DeRoo takes his students though the main themes of postmodernism, putting them alongside main themes of Reformed Calvinism to find similarities and differences.

A postmodernist approach, by trying to understand Students in Dr. Ethan Brues History of Science and Technology class learn that there is no theoretical knowing that is not guided or directed by a religious belief of one sort or another.other’s traditions, doesn’t ask us to ignore differences or even to get rid of all differences, but to examine how a particular tradition acts out of its core beliefs, De Roo notes.

“What does that mean for Reformed Christians?” De Roo asks his students.

“It means we may have more opportunity to enter academic and cultural discourse to talk about what makes us unique and say that the authority for us is the Bible, which shapes how we see the world and live in it,” says De Roo. It also challenges students to ask what insights they have gained from their Reformed tradition and figure out how to communicate them to those from other traditions.

“If you know where others are coming from you can communicate with them more effectively because you understand each other’s assumptions,” says De Roo.

In the last month of the course De Roo and his students focus on the church as a body of believers and on its role in our world. They use a postmodern approach to look to their core beliefs  and ask whether we reflect a biblical understanding of the church today.

Using James K. Smith’s Who’s Afraid of Postmodernism: Taking Derrida, Lyotard, and Foucault to Church (The Church and Postmodern Culture), De Roo’s students find that today’s church has been heavily influenced by modernism’s emphasis on individuals and individual rights and freedoms rather than the biblical narrative in which the church is a covenant community elected to serve as a body of believers.

“Election is not a get-out-of-jail free card but a responsibility to serve,” says De Roo. He hopes his students take up that challenge as they move into the next stage of their lives and active involvement in their careers and in their church communities.

“These A.R.T. classes are long overdue. It’s too easy to give students the barebone basics of Reformed thought without ever legitimately engaging in its application to specific disciplines. Teaching a freshman the Creation-Fall-Redemption outline is a piece of cake. It’s more difficult—but all the more necessary and rewarding—to get students asking how this paradigm can be applied practically to areas like agriculture or English, to name a couple.”
Senior Kenny Gradert


History of Science and Technology

Did you ever think about the fact that kitchen designs often still reflect female roles of the 1950s? That’s a question Dr. Ethan Brue likes to ask students in his History of Science and Technology A.R.T. course. Sinks were put beneath a window facing the backyard so the stay-at-home mom could keep an eye on her children playing in the back yard while she was doing dishes.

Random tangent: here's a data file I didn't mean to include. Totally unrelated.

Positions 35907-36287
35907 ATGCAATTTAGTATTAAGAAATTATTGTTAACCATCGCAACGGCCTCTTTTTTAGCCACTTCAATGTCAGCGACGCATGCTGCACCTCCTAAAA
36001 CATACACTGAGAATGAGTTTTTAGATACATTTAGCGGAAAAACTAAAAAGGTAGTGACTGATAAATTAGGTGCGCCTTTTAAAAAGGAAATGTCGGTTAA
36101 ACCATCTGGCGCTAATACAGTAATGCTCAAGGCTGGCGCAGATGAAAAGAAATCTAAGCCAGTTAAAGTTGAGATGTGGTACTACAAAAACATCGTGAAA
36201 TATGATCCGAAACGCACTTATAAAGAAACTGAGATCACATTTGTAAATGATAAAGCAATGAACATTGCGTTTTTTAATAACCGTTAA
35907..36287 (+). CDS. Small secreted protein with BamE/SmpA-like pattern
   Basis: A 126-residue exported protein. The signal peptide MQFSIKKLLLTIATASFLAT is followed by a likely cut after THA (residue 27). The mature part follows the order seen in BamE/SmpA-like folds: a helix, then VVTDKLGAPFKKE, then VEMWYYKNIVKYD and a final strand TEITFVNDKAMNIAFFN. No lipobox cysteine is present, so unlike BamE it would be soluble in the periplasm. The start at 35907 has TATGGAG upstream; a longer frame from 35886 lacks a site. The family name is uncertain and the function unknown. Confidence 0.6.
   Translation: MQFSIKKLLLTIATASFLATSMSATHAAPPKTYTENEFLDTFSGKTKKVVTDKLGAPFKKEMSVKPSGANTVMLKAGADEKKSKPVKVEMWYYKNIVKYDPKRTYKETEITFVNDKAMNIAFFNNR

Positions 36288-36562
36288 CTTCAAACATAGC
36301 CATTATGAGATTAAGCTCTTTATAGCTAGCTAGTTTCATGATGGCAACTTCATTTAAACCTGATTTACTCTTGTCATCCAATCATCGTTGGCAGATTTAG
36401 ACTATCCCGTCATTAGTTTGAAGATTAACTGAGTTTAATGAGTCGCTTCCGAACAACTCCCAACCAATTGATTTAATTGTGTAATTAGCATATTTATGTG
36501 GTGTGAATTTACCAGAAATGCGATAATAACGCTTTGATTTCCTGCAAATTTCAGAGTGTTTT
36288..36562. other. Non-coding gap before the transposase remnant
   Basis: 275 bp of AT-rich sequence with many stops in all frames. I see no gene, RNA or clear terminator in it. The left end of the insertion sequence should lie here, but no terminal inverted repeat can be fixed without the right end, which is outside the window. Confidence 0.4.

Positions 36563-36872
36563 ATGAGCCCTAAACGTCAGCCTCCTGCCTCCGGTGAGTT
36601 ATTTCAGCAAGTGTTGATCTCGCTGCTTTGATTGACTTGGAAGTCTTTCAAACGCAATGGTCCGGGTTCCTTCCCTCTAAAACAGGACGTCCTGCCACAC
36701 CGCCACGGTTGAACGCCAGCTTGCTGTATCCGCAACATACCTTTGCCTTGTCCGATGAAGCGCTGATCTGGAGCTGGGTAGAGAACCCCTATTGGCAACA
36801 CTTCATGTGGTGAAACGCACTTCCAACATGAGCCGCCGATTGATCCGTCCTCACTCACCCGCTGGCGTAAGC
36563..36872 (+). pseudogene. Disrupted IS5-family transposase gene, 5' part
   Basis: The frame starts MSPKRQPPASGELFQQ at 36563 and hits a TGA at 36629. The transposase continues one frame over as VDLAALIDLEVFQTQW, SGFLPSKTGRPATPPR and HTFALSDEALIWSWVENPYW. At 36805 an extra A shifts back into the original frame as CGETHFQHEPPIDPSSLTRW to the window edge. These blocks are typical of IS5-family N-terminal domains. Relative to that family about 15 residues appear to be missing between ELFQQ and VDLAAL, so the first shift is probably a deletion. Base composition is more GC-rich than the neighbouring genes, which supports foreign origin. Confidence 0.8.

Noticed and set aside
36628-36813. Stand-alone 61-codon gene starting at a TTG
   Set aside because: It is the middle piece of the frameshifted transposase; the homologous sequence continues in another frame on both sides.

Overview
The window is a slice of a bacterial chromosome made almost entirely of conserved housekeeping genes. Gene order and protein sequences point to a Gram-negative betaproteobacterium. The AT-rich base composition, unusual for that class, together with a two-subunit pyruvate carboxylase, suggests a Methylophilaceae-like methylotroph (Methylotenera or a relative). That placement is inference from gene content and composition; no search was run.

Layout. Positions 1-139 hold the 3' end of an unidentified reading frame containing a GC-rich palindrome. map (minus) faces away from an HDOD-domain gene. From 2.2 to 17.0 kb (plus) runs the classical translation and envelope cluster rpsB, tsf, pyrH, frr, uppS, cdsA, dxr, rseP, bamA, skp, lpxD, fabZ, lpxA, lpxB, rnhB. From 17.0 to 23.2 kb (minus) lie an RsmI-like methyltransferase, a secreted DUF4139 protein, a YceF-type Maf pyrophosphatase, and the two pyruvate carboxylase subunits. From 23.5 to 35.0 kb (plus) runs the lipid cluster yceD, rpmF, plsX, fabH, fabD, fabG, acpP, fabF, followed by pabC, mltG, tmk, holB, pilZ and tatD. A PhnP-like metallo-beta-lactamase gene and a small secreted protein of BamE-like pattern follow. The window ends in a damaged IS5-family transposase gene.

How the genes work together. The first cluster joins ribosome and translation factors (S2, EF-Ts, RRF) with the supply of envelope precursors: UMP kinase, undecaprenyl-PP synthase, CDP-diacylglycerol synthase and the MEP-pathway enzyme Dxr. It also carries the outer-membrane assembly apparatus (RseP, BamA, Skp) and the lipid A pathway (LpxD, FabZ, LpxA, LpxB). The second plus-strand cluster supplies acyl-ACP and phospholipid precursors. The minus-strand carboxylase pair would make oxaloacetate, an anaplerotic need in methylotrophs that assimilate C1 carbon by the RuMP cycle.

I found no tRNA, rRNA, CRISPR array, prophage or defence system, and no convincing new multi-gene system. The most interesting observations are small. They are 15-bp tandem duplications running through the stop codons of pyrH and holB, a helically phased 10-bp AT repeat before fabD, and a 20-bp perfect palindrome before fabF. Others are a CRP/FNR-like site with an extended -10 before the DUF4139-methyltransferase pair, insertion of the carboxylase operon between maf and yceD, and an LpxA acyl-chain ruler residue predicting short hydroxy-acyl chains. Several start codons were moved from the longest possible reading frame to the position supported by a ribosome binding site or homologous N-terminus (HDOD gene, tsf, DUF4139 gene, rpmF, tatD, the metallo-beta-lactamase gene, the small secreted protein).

Examples such as this help Brue demonstrate to his students both how we shape technology and how it shapes us. In the 1950s a woman’s role was to be at home with her children while her husband worked at a job that would earn the money they needed to live. The kitchen was her domain.

Throughout his teaching Brue helps students see that technology doesn’t just happen. It is shaped by what we believe, and those beliefs have concrete implications. Together the class asks questions and explores answers. They come to see, for example, that the automobile did not simply change the way Americans travel; it changed how we define community, education, work, play, and worship. Its effect is greater than providing a better way to get people to events.

Brue’s course focuses on the history of science generally and discusses how the western notion of science vs. religion is a misnomer.

“There is no theoretical knowing that is not guided or directed by a religious belief of one sort or another,” Brue reiterates. His students often are surprised to find that the Copernican controversy over heliocentrism was far less about biblical faith vs. science and far more about new ideas doing battle with traditional pagan Greek understandings of the universe and society.

Brue gives his students the historical context to help them think about the tools and toys that surround them today.

“No one can exist without being affected by technology today,” he says. Whether we’re brushing our teeth or planting a garden, technological developments shape how we do it, both for good and for bad.

“I believe that reformational thinking has the most distinctive approach for helping Christians think about the sciences,” says Brue. “Asking what kind of thinking has shaped our technology also helps us figure out how the technology we use is shaping us. It’s not enough to understand our own religious perspective—to abstractly
believe. We’re constantly being shaped—including what we believe in—by the technical world we live in.”